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The Secret Photographer Who Captured Four Decades of Life in St Petersburg

Unlike most long-lost family photos, Ivashintsova’s 30,000 images show a unique aesthetic, one that she hid from her loved ones, inviting comparisons to Chicago street photographer Vivian Maier.

A photograph by Masha Ivashintsova, Leningrad, USSR, 1979 (all photos courtesy Masha Galleries)

Late last year, 17 years after Masha Ivashintsova’s death, her relatives found a treasure trove of negatives and undeveloped film while cleaning out the family attic in St. Petersburg, Russia. But unlike most long-lost family photos, the 30,000 images show a unique aesthetic, one that Ivashintsova hid from her loved ones, inviting comparisons to Chicago street photographer Vivian Maier.

A photograph by Masha Ivashintsova of her daughter, Asya Ivashintsova-Melkumyan, Leningrad, USSR, 1980

Like Maier, Ivashintsova often used a Rolleiflex camera, according to a website her daughter, Asya Ivashintsova-Melkumyan, created to showcase the photographs. When her mother died in 2000, Ivashintsova-Melkumyan was too grief-stricken to look through the boxes of negatives, she told My Modern Met’s Jessica Stewart. “Of course, I knew my mother was taking pictures, and that they were probably somewhere inside those boxes. But I never really wanted to open them up,” she said. “I even tried to give them away to someone who would be interested to have them. But nobody expressed any interest.” When Ivashintsova-Melkumyan and her husband finally opened the boxes and scanned some of the photos, they showed them to friends, who encouraged them to share the works with the wider world.

Born in 1942, Ivashintsova grew up in what was then Leningrad, taking pictures from her teenage years up until a year before she died. During the height of the Cold War, she was a part of the cultural underground, sustaining romantic relationships with photographer Boris Smelov, poet Viktor Krivulin, and linguist Melvar Melkumyan (Ivashintsova-Melkumyan’s father). Ivashintsova spent years in various Soviet mental institutions, an attempt by authorities to “standardize people and force everybody to live by the communist rules,” Ivashintsova-Melkumyan explained on her website. Ivashintsova died of cancer at the age of 58.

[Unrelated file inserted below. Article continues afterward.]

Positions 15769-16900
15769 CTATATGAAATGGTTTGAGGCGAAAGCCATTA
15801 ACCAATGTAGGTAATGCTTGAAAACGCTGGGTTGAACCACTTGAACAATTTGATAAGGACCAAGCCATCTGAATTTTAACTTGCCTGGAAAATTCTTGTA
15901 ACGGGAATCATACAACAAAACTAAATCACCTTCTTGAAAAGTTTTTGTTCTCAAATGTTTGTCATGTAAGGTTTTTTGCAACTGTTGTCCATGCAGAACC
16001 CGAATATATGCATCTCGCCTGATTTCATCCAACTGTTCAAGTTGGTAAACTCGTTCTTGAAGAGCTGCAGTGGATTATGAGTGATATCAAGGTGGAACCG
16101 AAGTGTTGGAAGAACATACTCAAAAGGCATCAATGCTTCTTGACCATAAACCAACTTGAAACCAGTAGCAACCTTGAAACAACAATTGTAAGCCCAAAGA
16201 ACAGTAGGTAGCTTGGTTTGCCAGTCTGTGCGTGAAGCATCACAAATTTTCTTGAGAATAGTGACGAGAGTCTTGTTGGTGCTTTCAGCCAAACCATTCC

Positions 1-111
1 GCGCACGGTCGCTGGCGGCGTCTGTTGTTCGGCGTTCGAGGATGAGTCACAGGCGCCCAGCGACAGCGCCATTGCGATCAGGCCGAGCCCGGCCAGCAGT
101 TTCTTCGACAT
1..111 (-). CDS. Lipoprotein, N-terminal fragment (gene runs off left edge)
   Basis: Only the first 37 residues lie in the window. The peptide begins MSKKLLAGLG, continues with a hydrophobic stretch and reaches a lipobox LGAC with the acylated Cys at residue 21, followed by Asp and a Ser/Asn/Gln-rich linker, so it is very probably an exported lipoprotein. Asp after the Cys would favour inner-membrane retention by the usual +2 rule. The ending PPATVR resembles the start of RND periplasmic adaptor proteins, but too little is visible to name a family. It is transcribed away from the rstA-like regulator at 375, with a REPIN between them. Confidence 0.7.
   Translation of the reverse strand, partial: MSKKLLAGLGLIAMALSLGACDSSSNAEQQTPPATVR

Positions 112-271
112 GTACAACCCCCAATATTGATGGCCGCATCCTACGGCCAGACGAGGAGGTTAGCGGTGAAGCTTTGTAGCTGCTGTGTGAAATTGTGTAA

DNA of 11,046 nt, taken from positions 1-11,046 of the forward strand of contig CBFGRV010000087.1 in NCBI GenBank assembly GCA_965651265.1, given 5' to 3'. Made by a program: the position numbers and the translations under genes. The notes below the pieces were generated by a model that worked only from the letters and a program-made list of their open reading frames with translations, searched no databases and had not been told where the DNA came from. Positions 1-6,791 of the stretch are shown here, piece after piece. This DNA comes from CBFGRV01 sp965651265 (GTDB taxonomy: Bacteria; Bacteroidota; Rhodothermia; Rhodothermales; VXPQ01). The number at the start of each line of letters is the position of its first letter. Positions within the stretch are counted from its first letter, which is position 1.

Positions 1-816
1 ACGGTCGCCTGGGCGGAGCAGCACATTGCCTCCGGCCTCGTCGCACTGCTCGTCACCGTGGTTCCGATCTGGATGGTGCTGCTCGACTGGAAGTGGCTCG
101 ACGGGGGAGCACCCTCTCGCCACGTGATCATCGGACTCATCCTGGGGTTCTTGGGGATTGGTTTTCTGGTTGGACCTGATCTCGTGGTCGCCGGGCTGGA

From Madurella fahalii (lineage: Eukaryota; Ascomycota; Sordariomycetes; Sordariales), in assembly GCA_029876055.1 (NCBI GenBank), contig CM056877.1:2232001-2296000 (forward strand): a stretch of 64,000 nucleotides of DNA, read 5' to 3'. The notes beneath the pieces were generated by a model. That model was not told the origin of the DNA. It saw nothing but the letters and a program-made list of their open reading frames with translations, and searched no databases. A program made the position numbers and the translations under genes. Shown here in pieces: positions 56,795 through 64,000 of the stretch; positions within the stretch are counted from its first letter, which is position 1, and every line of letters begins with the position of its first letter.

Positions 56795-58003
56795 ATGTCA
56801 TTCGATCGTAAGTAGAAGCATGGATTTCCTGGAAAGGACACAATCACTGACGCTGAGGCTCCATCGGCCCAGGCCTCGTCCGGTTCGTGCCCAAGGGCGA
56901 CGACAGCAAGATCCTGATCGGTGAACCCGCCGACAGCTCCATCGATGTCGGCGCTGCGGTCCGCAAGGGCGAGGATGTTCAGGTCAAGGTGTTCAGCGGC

A photograph by Masha Ivashintsova, Leningrad, USSR, 1975

“Photography had always had a central place in our home, it never seemed significant — taking photographs, for my mother, was like breathing,” Ivashintsova-Melkumyan told Stewart. “I also just always assumed that the photography was helping my mother to get through life, I never thought that it was something special.”

As Ivashintsova-Melkumyan, her husband, and two family friends continue to scan all of Ivashintsova’s negatives, they’re also starting to sell prints (in limited editions of 10 each) and look forward to organizing exhibitions of her photography. According to Ivashintsova’s posthumous website, there’s already a show in the works to take place in Vienna, Austria this summer.

“During her lifetime, whatever [my mother] did was never taken very seriously, neither by her family nor by the men she loved,” Ivashintsova-Melkumyan told Stewart. “That’s why I think that it is my job as her daughter now to show her works to the world, to make sure she gets the credit she truly deserves.”

A photograph by Masha Ivashintsova, Leningrad, USSR, 1976
A photograph by Masha Ivashintsova, Leningrad, USSR, 1976
A photograph by Masha Ivashintsova of Melvar Melkumyan and their daughter, Asya Ivashintsova-Melkumyan, Moscow, USSR, 1976
A photograph by Masha Ivashintsova, Moscow, USSR, 1978
A photograph by Masha Ivashintsova, Leningrad, USSR, 1978
A photograph by Masha Ivashintsova, Leningrad, USSR, 1978
A photograph by Masha Ivashintsova, Leningrad, USSR, 1979
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